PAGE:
You might be interested in a chapter we (Read & Miller) wrote for an edited volume by Wyer in an Advances in Social Cognition (1995), entitled, "Stories are fundamental to meaning and memory: For social creatures, could it be otherwise?" We argued that for human beings, social knowledge is at the center of the cognitive system, and knowledge of physical objects is understood in terms of their relationship to the social. From this perspective we argued that stories are central to the human cognitive system because they capture the essence of social interaction, the structure of human action. After elaborating on this argument (drawing upon work from anthropology, linguistics, psychology including developmental psychology, primatology, and cognitive science), then we discussed the role of stories in conversations and why the complexity of social interaction drove the development of stories and why they were so significant in human evolution.
5 Recommendations
19th Nov, 2013
Anindita Bhadra
Indian Institute of Science Education and Research Kolkata
We might have evolved a liking for stories because stories are an efficient means of communication, and of transferring information and knowledge. Imagine a society that develops language and wants to have some way of holding on to important information, ideas, beliefs, traditions, etc. A well told story can go a long way to ensure this. In fact, in India, the entire Vedic system was propagated through "Shruti" the vocal means of communication, where the teacher spoke and the student heard and remembered. It was much later that the script was developed. Stories hold information by putting them in context which one can relate to, and that is why we remember stories better than dry statements read in text books.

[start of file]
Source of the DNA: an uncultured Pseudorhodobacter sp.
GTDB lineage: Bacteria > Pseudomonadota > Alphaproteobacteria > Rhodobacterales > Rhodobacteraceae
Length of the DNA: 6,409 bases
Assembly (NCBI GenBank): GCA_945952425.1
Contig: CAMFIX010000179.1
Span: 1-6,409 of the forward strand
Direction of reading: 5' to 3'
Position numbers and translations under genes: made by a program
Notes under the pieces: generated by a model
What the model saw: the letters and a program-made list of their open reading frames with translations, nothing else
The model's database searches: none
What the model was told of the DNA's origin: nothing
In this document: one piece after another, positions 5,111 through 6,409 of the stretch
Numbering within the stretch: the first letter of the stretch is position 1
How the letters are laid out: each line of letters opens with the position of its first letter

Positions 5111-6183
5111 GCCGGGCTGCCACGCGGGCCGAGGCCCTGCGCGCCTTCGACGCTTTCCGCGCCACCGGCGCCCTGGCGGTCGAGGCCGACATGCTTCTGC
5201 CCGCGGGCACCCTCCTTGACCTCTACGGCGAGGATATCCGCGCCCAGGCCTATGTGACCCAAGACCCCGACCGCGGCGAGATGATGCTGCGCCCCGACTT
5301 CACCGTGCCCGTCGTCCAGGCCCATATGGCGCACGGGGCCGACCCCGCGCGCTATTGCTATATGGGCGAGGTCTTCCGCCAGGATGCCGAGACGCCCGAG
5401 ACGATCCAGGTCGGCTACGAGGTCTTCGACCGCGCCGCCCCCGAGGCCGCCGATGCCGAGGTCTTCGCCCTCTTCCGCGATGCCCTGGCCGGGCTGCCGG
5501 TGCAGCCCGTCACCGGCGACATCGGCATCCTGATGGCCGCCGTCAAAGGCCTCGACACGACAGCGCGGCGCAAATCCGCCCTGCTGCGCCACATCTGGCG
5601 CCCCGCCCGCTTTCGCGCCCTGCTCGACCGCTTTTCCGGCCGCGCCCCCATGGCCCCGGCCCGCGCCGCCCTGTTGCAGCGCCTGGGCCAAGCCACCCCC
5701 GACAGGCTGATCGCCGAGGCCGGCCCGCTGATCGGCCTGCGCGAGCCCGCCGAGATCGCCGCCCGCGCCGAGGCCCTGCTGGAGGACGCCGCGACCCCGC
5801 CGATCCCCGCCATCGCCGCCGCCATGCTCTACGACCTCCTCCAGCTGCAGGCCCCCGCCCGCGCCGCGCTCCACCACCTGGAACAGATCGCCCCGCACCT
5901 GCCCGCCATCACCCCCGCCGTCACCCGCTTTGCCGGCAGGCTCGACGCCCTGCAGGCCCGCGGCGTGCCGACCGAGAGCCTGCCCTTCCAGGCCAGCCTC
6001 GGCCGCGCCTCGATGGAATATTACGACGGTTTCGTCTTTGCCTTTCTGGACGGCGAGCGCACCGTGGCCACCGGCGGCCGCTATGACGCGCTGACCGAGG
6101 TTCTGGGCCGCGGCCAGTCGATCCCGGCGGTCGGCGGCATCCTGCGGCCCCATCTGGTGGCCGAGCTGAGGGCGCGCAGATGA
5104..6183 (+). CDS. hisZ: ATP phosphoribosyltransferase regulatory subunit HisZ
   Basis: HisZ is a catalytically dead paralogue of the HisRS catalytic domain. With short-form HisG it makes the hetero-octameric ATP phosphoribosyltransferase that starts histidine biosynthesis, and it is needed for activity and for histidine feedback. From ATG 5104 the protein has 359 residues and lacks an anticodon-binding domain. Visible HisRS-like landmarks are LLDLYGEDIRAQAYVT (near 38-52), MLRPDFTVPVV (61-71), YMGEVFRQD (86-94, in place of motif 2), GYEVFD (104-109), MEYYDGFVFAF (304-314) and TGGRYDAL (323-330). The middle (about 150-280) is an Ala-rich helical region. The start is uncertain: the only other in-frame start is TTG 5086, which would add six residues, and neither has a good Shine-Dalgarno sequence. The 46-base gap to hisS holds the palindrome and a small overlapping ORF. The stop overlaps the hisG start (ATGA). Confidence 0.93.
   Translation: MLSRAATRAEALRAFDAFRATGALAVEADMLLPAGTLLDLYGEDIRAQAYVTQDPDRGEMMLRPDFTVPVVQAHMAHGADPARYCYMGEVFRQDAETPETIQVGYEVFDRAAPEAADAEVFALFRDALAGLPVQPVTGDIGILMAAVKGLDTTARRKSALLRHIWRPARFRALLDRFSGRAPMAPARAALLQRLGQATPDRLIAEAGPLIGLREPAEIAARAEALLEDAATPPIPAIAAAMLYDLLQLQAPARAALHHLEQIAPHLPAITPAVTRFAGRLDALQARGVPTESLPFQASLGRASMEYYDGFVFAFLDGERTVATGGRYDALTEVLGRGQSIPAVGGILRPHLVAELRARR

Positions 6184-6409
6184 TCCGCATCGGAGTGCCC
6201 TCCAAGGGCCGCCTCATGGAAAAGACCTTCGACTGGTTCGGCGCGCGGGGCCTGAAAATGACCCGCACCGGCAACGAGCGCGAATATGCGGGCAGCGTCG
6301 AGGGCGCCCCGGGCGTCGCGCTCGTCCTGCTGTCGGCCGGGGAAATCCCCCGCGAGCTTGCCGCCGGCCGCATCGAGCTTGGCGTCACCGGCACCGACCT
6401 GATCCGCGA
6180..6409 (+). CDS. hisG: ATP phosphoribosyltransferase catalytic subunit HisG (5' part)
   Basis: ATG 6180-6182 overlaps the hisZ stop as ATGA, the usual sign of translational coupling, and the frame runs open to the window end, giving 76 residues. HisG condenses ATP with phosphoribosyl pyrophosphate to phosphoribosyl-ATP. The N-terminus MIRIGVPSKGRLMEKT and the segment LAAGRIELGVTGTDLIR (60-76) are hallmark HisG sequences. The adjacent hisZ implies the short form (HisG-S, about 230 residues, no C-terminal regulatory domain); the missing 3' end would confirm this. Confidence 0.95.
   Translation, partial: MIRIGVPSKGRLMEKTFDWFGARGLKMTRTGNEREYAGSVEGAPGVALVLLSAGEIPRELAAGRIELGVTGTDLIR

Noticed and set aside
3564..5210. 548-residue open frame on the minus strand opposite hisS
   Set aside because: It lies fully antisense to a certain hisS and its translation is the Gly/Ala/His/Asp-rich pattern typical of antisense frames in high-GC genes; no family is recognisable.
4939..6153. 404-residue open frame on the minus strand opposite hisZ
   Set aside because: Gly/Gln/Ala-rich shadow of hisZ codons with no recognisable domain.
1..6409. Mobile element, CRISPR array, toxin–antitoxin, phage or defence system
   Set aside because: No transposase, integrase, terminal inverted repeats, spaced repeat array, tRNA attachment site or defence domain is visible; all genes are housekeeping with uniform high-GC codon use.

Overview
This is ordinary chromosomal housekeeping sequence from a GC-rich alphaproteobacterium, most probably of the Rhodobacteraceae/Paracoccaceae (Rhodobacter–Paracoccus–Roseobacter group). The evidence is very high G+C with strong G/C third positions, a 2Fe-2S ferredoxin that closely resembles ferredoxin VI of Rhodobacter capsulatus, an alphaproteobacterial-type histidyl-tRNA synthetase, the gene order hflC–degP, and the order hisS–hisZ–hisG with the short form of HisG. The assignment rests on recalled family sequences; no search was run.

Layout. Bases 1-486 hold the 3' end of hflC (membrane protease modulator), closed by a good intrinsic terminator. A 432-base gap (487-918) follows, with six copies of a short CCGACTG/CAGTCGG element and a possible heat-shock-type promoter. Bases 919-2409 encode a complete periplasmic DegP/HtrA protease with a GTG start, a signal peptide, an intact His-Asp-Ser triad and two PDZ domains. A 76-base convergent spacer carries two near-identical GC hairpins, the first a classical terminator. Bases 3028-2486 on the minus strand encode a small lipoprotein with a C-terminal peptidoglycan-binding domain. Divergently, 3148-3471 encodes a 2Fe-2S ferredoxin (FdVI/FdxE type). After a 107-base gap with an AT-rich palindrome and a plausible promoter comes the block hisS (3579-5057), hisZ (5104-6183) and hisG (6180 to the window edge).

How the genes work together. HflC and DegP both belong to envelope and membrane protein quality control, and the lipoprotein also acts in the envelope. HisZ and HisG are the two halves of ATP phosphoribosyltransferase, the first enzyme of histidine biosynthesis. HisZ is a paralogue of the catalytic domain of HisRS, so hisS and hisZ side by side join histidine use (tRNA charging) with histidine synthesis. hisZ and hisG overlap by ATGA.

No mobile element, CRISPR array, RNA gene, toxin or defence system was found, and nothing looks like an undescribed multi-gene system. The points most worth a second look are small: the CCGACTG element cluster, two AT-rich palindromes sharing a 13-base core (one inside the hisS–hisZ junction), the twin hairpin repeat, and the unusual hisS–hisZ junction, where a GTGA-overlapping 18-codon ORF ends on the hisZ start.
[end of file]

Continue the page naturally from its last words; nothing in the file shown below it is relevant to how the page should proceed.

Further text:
3 Recommendations
19th Nov, 2013
Emilia Soroko
Adam Mickiewicz University
Psychological perspective highlights, among other things, the potential of fulfilling important human needs.
Baumeister, R. F., Wilson, B. (1996). Life stories and the four needs for meaning. Psychological Inquiry, 7, 4, 322-377.
20th Nov, 2013
Louis Brassard
''Perhaps because theory of mind is so vital to social living, once we possess it we tend to imagine minds everywhere, making stories out of everything. A classic 1944 study by Fritz Heider and Mary-Ann Simmel, then at Smith College, elegantly demonstrated this tendency. The psychologists showed people an animation of a pair of triangles and a circle moving around a square and asked the participants what was happening. The subjects described the scene as if the shapes had intentions and motivations—for example, “The circle is chasing the triangles.” Many studies since then have confirmed the human predilection to make characters and narratives out of whatever we see in the world around us.''
2 Recommendations
20th Nov, 2013
Chintamani Jadhav
CSIR Unit for Research and Development of Information Products
Yes, its very interesting discussion and i agree with Anindita, that we remember stories better than dry statements.